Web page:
The Saab 9-3 wagon is for the dad who has used the same amplifier with his hi-fi system for the last 25 years, and who still has a collection of chrome cassettes. He needs a car that can haul the kids and their gear around, and that has docile enough driving for him to not worry when the oldest needs to learn to drive. The 9-3's solid stereo and effortless highway driving makes commutes pleasant and quiet, but its hard, low suspension prevents it from being a true city driver that can soak up potholes and expansion joints. The firm suspension and extremely low stance prevent the 9-3 from appealing to older buyers, but the high price tag can dissuade younger ones. The 9-3 tries to be all things to all people, and in the process, just ends up being good old Saab weird. On smooth highways, the 9-3 is a great highway cruiser, with a high top speed, low wind noise, and flat cornering and fast acceleration. With its turbo V6, it's a good sleeper too, at least by "slow car" standards. On smaller roads, its tough suspension and loose brakes are concerning, and in cities, its wide turning circle is just straight up disappointing.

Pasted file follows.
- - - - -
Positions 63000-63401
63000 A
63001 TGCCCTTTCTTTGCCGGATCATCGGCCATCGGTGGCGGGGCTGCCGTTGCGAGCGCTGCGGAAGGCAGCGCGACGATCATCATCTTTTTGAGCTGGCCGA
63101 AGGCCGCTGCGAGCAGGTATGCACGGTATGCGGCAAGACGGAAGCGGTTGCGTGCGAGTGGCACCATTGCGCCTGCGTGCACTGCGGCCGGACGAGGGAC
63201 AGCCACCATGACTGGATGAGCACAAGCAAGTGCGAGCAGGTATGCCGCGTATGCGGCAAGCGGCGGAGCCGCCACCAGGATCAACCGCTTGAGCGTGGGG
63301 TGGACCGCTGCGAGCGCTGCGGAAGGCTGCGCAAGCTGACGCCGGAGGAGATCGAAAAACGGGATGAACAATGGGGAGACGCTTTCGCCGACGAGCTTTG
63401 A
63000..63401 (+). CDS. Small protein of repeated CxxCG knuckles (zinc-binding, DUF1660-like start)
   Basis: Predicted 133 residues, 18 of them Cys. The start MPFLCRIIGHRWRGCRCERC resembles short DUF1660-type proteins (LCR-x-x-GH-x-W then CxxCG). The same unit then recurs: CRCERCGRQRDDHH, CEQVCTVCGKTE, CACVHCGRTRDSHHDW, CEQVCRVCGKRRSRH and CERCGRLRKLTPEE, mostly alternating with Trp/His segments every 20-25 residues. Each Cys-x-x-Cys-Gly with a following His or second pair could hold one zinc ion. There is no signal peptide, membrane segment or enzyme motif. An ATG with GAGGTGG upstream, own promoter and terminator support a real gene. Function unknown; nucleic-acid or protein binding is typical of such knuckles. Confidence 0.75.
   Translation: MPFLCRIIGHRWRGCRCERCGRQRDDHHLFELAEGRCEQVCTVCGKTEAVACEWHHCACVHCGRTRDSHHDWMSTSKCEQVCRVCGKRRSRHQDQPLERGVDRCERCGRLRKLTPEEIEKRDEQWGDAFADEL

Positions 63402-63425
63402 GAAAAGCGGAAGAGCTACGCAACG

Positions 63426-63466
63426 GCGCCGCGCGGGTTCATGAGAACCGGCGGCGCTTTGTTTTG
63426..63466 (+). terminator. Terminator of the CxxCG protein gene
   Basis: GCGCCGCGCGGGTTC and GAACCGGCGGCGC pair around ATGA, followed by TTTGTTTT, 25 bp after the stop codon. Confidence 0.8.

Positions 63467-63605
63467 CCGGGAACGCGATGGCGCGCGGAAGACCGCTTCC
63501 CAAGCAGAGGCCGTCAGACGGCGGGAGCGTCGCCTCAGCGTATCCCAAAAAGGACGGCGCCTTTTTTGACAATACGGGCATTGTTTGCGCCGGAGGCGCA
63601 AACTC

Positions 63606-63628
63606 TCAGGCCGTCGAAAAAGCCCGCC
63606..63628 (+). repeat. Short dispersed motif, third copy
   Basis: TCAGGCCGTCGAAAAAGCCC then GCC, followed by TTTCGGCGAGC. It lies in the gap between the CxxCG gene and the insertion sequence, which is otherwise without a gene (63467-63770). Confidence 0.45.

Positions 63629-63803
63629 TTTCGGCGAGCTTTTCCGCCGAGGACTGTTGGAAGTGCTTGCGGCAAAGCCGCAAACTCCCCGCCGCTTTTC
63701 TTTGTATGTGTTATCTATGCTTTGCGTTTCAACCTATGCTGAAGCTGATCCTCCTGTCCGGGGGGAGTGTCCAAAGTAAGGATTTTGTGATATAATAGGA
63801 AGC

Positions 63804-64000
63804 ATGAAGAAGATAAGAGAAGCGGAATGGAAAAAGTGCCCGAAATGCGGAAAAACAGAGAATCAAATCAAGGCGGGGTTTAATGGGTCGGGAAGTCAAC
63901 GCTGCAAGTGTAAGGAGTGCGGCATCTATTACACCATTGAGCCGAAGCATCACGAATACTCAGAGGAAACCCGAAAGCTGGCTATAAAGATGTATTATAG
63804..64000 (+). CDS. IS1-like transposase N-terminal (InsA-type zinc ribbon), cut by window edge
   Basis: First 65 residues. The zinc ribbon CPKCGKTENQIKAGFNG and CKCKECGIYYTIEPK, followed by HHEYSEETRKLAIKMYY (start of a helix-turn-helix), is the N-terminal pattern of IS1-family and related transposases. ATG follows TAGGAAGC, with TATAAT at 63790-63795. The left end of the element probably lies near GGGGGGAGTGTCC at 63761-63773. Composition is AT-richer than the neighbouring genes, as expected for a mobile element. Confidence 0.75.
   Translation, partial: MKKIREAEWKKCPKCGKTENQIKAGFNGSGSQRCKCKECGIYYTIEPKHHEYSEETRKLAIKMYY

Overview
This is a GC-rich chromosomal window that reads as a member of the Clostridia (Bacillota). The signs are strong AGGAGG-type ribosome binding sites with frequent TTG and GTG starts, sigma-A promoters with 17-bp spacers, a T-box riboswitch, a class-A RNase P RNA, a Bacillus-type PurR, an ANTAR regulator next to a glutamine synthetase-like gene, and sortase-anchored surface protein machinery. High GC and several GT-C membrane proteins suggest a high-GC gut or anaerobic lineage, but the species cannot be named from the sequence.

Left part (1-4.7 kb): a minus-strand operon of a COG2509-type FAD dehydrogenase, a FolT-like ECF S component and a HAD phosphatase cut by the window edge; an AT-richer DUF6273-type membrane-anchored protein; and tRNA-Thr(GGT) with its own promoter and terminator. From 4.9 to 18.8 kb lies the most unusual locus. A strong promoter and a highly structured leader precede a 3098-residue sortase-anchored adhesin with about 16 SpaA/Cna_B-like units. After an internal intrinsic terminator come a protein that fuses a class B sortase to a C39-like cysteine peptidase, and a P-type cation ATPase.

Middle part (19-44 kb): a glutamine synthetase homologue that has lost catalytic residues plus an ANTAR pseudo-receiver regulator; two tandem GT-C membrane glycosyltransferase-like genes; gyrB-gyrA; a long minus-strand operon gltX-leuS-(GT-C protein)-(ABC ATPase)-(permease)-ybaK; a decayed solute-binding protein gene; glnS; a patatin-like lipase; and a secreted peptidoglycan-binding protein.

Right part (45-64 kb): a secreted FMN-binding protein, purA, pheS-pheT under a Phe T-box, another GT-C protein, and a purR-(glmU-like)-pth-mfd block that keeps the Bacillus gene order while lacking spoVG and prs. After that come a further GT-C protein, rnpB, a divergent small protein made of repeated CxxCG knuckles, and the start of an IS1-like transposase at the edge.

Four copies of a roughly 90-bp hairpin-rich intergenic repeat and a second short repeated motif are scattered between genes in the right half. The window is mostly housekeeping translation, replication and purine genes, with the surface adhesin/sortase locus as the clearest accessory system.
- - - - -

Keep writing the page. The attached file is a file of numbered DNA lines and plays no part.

The classic Saab grille and headlights are there, but everything is a little sleeker, a little more palatable. Maybe they wanted it to stand out less.

If you love cars, then you'll love the 9-3. The 9-3 is the car for someone who respects what it is and what it does, and doesn't worry too much about Saab's strange visions of a luxurious but sporty grand tourer wagon. The 9-3 is not an urban car, but it isn't a countryside car either; it's a solidly suburban car for the middle-class family that demands expensive performance and quality but really just needs space and comfort. The 9-3 is what the American middle class gave up when they turned towards crossovers, and the 9-3 is everything that modern family cars miss.

Long live station wagons.